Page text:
PeopleSoft Version Control


(update : here are slides from our version control with PeopleSoft presentation at OpenWorld 2007)

(update 2 : flash demo posted here)

As Larry mentioned in a post a few months back, we never managed to actually ship version control for PeopleTools. It had become a joke within the PeopleTools Product Management group that getting your feature prioritized below version control was a good way for it to never see the light of day.

But why is version control for PeopleTools objects so hard? Why were we even planning on building version control at all when there are so many other tools out there?

Well, the main reason is that a large majority of the application exists as meta-data within the database, and not in the form of text files that most version control systems expect. We did some internal benchmarking of the lines of code across our entire suite of applications and toolset and came in at approximately 10% of SAP. We were around 18 million LOC, SAP was somewhere north of 160 million (I never figured out the Oracle number). Of course, that was only counting actual lines of code, not all of the meta-data that lived in the database.

There are lots of benefits to being meta-data driven (a topic for another blog post someday), but lots of choices for version control are not one of them :-) And people do want to version control their application definitions, whether they are defined as code or as data. Hence, the long standing desire for version control for PeopleTools definitions. The change control feature that was shipped in PeopleTools 7 was better than nothing, but that’s not saying much. There’s a reason that you won’t find many PeopleSoft customers using that.

A lot of people don’t realize that version control is a tough problem to solve. Eric Sink of SourceGear has written an excellent “Source Code HOWTO” that provides the best coverage of the topic that I’ve seen. It treats you like you are smart, but not familiar with source code control and gets into a good level of detail without overwhelming you.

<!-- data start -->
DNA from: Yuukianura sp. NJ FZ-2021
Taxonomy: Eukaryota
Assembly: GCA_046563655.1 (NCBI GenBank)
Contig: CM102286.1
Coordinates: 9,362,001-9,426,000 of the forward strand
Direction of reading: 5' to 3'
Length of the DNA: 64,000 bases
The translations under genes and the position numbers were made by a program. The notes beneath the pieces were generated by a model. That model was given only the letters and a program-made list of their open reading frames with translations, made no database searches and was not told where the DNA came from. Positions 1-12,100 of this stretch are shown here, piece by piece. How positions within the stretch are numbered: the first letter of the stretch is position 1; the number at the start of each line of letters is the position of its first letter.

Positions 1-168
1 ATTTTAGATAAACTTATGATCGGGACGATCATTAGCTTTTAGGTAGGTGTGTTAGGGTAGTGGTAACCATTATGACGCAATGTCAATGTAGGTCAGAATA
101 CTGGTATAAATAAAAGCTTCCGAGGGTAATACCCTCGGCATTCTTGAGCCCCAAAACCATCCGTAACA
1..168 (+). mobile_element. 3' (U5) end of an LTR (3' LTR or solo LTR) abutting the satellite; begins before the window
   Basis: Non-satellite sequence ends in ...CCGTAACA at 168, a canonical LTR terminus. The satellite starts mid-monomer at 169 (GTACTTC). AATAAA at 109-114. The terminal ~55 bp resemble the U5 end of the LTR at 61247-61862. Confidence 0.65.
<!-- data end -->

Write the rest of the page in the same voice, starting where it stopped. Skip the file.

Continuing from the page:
That writeup really highlights the amount of work that goes into building a version control system. If you read it, then you’ll realize that PeopleSoft needed to either provide this functionality or be able to hook into a system that did.

Aside from the normal challenges of being dependent on 3rd party stuff in your shipping products, the other challenge of integrating in an “off the shelf” version control system is that they version lines of text, as opposed to data. Not an insurmountable problem, but definitely a challenge.

One thing that some customers did was to use Quest Stat for project management. Stat handles versioning of PeopleTools objects quite well, although they never got as much traction as they might have because Stat handles a lot of things in addition to version control, so it was overkill for a lot of folks.

What we’ve been doing internally for our own source code management within Grey Heller is to convert PeopleTools objects to and from their delivered representations into text formats that we can check into Subversion, which is the source code control system that we use (we also use Trac, which can sit on top of Subversion to provide additional functionality). This has saved me personally on a number of instances from overwriting other people’s changes in our development work.

In a nutshell, we export a project, slice up the export file pretty heavily into it’s constituent parts, do a lot of sorting and other manipulation so that each line of text matches up with a specific data attribute that is “interesting” from a source code control perspective. This depends on PeopleTools 8.4x (the older project export files were in a binary format).

So now I can browse what changes were checked in, diff those changes from previous versions, etc. via my Blackberry while I’m out at the beach via the internet. All I need to do is actually go to the beach :-)

We also use Subversion/Trac for managing other non-PeopleTools definitions as well. Highly recommended.

It’s funny when we tell people that we know that we’ve built version control for PeopleTools. They generally freak out a bit, knowing that if we were to ship this it would cause the world to come to an end :-)

Unfortunately I have no source code snippets to share in this posting on what we’ve put together so far. It’s still in such a rough state that you have to really understand how it all works in order to use it. Which is OK for us, since we’re still a small company, but since it’s just something for internal use right now and not an actual product that we’re selling, it doesn’t rise up to the top of the priority list.

If you catch me in person at an event sometime ask me about it and I’ll try to explain more and/or give a demo (assuming I don’t get around to blogging more about it in the meantime).

Labels: ,